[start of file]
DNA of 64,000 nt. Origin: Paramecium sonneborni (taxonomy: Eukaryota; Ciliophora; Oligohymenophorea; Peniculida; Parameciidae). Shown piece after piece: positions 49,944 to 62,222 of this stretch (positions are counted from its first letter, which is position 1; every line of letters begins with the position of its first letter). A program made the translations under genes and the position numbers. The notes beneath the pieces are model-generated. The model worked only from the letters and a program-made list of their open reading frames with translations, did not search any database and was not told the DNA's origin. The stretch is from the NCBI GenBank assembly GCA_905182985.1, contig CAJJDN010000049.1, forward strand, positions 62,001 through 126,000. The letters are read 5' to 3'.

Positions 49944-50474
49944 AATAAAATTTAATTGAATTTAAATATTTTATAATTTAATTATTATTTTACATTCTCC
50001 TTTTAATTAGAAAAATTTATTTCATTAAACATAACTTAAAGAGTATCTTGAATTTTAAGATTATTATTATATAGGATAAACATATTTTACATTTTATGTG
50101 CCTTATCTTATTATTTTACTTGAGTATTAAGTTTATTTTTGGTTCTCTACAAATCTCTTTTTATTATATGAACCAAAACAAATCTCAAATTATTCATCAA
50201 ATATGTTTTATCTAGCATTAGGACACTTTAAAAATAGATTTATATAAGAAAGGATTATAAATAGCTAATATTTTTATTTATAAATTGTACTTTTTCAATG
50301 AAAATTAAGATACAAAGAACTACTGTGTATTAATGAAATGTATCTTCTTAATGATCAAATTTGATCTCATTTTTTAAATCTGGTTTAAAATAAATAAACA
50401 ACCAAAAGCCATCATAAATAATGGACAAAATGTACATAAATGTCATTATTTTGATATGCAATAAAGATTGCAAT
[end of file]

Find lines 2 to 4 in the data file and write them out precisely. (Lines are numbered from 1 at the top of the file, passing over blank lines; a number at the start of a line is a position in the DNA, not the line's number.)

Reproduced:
Positions 49944-50474
49944 AATAAAATTTAATTGAATTTAAATATTTTATAATTTAATTATTATTTTACATTCTCC
50001 TTTTAATTAGAAAAATTTATTTCATTAAACATAACTTAAAGAGTATCTTGAATTTTAAGATTATTATTATATAGGATAAACATATTTTACATTTTATGTG